The president of Afghanistan Hamid Karzai has reached out to Pakistan following concerns in Islamabad over warmer relations between Kabul and New Delhi.

Karzai signed a strategic partnership agreement with India’s Prime Minister Manmohan Singh on Tuesday under which the Indian government will provide assistance to Afghanistan following the departure of foreign troops in 2014. That is on top of the $2 billion India has already promised Afghanistan for infrastructure upgrades in the war-ravaged nation.

By comparison, Pakistan has pledged $330 million to the Afghans.

Pakistan is a twin brother, India is a great friend,” Karzai said in a statement. “The agreement that we signed yesterday with our friend will not affect our brother.”

While the visit to India had been planned for months, relations between Afghanistan and Pakistan have become increasingly frayed, partially due to a spate of attacks on Afghan targets believed to be carried out by Haqqani militants (the terror network that senior U.S. military officials claim have direct links to Pakistan’s intelligence agency, ISI).

During a lecture in India on Wednesday, Karzai explained: This strategic partnership [between India and Afghanistan]... is not directed against any country... this strategic partnership is to support Afghanistan.”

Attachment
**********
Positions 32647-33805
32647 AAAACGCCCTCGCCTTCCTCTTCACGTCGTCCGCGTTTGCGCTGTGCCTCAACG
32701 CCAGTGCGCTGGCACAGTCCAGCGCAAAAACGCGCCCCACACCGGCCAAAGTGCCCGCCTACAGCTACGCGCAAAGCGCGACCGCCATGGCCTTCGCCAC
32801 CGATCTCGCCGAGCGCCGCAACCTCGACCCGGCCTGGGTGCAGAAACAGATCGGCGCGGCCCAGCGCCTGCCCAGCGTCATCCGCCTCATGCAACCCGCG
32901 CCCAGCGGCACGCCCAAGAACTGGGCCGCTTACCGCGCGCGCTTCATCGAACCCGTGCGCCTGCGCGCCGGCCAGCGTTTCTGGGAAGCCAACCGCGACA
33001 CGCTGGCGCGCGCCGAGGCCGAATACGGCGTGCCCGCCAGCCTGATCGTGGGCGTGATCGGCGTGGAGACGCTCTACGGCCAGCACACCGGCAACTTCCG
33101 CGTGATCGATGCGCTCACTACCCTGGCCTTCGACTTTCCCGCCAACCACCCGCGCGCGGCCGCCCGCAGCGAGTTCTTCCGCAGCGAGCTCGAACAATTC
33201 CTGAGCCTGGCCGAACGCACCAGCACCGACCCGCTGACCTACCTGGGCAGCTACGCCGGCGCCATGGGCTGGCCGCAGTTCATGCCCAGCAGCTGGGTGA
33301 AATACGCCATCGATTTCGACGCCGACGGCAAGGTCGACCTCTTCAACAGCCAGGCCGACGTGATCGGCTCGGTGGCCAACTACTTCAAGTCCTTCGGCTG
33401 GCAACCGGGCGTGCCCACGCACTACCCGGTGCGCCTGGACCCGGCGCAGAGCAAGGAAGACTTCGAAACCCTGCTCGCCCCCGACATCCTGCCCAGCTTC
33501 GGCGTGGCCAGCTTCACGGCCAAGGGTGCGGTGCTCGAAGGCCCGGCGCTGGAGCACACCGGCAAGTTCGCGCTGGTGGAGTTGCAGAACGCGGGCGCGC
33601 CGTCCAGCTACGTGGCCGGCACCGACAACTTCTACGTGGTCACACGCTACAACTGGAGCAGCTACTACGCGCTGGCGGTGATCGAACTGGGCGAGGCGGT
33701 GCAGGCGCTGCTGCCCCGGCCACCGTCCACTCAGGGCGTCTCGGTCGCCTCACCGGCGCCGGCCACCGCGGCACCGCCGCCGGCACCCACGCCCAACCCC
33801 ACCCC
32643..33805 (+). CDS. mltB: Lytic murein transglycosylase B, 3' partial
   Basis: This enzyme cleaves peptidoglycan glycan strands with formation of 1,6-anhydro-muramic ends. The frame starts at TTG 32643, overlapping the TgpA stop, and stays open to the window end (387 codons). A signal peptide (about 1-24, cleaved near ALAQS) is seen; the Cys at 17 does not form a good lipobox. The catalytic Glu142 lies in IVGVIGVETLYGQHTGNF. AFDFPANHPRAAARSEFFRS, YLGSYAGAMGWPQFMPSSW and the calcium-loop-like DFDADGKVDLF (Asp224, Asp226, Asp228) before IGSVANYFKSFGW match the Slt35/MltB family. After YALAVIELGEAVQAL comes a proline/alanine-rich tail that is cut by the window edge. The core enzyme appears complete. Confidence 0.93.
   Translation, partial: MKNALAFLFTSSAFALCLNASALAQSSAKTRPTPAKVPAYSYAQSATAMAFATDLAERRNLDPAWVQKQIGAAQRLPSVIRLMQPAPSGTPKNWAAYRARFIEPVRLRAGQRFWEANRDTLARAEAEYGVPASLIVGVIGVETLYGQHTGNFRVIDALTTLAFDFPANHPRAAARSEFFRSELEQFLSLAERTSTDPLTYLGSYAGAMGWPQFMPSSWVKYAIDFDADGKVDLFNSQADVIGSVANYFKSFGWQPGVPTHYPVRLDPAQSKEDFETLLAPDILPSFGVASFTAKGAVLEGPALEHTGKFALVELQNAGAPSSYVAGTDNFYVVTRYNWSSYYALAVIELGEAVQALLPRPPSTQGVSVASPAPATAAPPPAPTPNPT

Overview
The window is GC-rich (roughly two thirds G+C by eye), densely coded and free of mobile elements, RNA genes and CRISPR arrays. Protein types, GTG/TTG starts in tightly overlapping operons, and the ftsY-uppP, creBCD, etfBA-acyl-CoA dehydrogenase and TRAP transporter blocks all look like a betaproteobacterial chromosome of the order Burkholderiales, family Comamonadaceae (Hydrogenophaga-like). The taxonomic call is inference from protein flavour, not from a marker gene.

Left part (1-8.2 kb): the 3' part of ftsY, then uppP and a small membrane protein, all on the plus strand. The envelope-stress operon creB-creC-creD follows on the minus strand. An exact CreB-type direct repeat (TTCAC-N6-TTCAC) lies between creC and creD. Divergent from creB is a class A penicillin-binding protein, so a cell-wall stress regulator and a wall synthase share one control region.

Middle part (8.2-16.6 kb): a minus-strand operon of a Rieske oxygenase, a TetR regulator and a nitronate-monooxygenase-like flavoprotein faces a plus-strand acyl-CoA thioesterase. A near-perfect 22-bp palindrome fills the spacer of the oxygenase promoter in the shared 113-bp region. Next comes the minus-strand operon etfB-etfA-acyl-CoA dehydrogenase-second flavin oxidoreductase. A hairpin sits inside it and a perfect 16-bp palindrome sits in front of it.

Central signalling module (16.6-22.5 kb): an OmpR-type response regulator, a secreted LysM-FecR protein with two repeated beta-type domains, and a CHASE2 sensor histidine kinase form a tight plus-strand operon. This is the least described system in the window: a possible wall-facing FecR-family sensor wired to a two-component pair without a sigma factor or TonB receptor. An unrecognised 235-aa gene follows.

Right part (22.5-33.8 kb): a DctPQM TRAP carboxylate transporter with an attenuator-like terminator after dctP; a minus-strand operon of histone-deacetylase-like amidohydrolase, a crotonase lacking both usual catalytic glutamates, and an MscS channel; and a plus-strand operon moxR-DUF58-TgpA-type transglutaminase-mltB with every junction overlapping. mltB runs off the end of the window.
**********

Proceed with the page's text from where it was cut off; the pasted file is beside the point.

However, Afghanistan’s relationship with India appears to be deepening. According to reports, Indian technological experts have restored telecom networks in almost a dozen Afghan provinces. Military officers from the Afghan National Army are already undergoing training at defense colleges in India.

Karzai’s new pact with India will also reportedly include a greater commitment by Delhi to provide more security and police training within Afghanistan itself. The underlying theme is that India is seeking to integrate Afghanistan more into the broader economy of South Asia, which India, of course, dominates.

Prime Minister Singh expressed to Karzai that Indians could sympathize with the plight of Afghans who endure the fear of terrorism and specifically referred to the recent assassination of Afghan peace envoy Burhanuddin Rabbani, who was seeking to broker peace with the Taliban.

Rabbani was our guest in India in July and we were greatly encouraged by his vision, Singh said in a statement.

His brutal assassination should... strengthen our resolve to jointly confront the menace of terrorism.

Karzai responded that he is grateful for India's help and assured that Kabul will cooperate with the US, Europe and India to safeguard Afghanistan's future.

Still, questions persist about Karzai’s attitude towards the Pakistanis, whom he has accused of waging a ‘double-game’ in Afghanistan. Both Karzai and India are deeply worried about a breakdown in security in Afghanistan after western forces depart.